• Remove taxes on air transport – The return of passengers should be incentivised and stimulated via the removal of passenger-based taxes on air transport.
  • Boosting consumer confidence – Ensuring a healthy passenger experience that boosts consumer confidence and minimises the risk of disease transmission is fundamental to the recovery of air transport.

– Supporting the financial viability of the industry

  • Ensuring liquidity in the aviation ecosystem – governments are urged to help airports mitigate defaults on outstanding debt and potential losses to creditors due to the lockdown.
  • Concession fee waivers and extensions to concession contracts – Airport rents and concession fees applicable to airport operators should be waived in the form of a one-time measure for a defined period of time, without the requirement for airports to pay back
    the waived amounts later.
    Similarly, extending the duration of the existing concession contracts for private airport operators to ensure that the remaining time is commensurate with the airports’ ability to recover the costs of capital investments represents another important relief measure.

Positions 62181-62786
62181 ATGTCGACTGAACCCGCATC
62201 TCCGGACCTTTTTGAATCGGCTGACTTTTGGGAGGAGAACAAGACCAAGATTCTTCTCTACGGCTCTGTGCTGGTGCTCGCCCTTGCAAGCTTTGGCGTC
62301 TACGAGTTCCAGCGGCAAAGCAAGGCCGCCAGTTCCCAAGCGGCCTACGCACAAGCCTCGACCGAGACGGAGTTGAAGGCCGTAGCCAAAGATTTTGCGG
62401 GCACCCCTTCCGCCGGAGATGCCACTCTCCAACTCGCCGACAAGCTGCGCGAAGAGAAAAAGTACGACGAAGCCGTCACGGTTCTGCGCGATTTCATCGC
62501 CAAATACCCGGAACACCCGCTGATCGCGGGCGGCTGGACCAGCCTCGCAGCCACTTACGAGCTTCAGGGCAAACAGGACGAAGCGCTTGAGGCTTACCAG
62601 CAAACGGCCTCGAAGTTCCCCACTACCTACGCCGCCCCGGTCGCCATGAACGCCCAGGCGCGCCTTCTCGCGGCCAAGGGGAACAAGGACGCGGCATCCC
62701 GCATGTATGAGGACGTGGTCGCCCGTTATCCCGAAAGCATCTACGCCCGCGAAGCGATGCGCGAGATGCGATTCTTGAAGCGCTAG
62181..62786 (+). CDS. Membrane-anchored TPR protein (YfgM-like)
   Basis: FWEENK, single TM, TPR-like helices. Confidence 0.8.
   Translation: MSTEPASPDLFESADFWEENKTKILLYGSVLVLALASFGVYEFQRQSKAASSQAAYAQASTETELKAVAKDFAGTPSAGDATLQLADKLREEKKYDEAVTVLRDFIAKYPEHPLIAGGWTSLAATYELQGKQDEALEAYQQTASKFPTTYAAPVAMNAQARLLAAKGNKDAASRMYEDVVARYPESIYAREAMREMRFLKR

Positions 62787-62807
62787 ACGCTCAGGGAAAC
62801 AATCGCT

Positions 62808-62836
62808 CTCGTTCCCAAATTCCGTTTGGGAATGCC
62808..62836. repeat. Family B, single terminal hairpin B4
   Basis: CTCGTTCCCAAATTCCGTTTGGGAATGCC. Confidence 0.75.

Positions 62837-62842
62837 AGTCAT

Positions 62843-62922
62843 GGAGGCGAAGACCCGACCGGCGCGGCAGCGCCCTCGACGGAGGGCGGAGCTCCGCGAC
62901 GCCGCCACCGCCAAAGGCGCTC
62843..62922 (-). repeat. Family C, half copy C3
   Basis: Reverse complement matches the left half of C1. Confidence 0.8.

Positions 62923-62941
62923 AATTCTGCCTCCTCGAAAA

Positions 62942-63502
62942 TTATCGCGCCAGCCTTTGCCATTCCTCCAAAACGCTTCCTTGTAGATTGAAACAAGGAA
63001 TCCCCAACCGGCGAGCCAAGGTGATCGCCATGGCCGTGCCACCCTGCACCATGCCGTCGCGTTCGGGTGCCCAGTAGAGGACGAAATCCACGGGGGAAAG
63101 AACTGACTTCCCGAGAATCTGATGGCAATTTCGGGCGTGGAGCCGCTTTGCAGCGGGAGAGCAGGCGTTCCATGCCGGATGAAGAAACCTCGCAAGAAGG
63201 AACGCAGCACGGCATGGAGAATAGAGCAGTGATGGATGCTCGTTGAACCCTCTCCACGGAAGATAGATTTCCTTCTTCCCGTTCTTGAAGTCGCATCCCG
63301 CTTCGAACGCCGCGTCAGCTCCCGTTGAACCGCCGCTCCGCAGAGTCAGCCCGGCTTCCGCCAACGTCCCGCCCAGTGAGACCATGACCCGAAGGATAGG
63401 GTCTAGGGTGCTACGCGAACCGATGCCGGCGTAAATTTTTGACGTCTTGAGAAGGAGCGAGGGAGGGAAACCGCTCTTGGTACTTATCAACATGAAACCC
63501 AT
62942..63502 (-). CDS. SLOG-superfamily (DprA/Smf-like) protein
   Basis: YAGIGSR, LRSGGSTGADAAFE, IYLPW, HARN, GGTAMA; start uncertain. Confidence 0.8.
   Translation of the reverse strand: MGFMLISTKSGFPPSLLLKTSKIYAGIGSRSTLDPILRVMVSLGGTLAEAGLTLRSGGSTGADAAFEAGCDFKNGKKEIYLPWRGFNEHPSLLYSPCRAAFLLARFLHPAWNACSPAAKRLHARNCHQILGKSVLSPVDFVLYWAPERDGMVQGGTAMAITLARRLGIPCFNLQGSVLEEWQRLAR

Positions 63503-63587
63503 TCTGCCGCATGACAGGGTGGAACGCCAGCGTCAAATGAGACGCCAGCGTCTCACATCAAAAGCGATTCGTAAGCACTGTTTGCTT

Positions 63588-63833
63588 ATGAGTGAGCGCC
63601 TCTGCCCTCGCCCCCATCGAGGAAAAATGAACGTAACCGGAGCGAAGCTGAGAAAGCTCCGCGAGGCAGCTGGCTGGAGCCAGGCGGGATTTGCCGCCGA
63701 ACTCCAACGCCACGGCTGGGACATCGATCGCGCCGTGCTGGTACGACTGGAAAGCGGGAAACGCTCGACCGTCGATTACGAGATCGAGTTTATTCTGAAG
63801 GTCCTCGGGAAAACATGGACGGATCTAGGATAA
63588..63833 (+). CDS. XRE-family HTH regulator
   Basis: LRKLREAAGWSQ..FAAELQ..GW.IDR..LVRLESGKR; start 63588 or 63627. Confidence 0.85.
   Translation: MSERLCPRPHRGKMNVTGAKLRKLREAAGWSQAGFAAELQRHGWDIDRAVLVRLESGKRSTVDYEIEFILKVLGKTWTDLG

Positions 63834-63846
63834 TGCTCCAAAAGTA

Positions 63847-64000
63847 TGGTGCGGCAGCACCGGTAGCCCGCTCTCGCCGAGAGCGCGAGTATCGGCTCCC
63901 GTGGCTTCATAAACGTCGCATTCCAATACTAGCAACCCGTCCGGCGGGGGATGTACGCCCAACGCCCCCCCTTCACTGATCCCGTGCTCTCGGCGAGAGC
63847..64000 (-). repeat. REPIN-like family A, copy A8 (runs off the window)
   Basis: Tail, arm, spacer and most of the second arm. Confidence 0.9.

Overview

• Relaxing restrictions on commerce – Regulators should pursue temporary relaxation of limits and allowances for selected duty-free products, to stimulate sales and, consequently, help airports generate revenues from their concessionaires. Duty-free shopping upon arrival should also be enabled where not available together with the appropriate tax legislation and reform.
  • Rising costs for users of infrastructure – Financing costs continue to rise in the airport industry due to exogenous shock brought on by the pandemic. Regulators are invited to consider that the rise in the cost of capital will impact users and end-users of infrastructure.
  • Market-based solutions to benefit the travelling public – governments are urged to reconsider their models of economic regulation and move towards fostering pricing strategies and commercial agreements as part of the airport-airline relationship which best serve the needs of the travelling public.

Aviation and the Sustainable Development Goals (SDGs)

Supporting aviation also means supporting the United Nations Sustainable Development Goals (SDGs).

Established in 2015, the SDGs call on the international community to pledge a plan of action based on 17 global targets that aim to ensure prosperity, peace and eradicate poverty by 2030.

Aviation indeed plays a role in 15 of the 17 UN SDGs. Airports, more specifically, have been major supporters of Goals 8, 9, 10 and 13 concerning work and economic growth, infrastructure and building sustainable cities and communities.

With the industry grounded and airports bereft of activity at the moment, there is a risk that the contribution to achieving these goals will be set back.

The recovery of air transport is indispensable to the recovery of the global economy, to the reconnecting of the world and the return of many jobs lost because of the crisis.

Airports are an integral part of the aviation ecosystem, and therefore require a timely and appropriate policy support that will facilitate the recovery of the entire industry.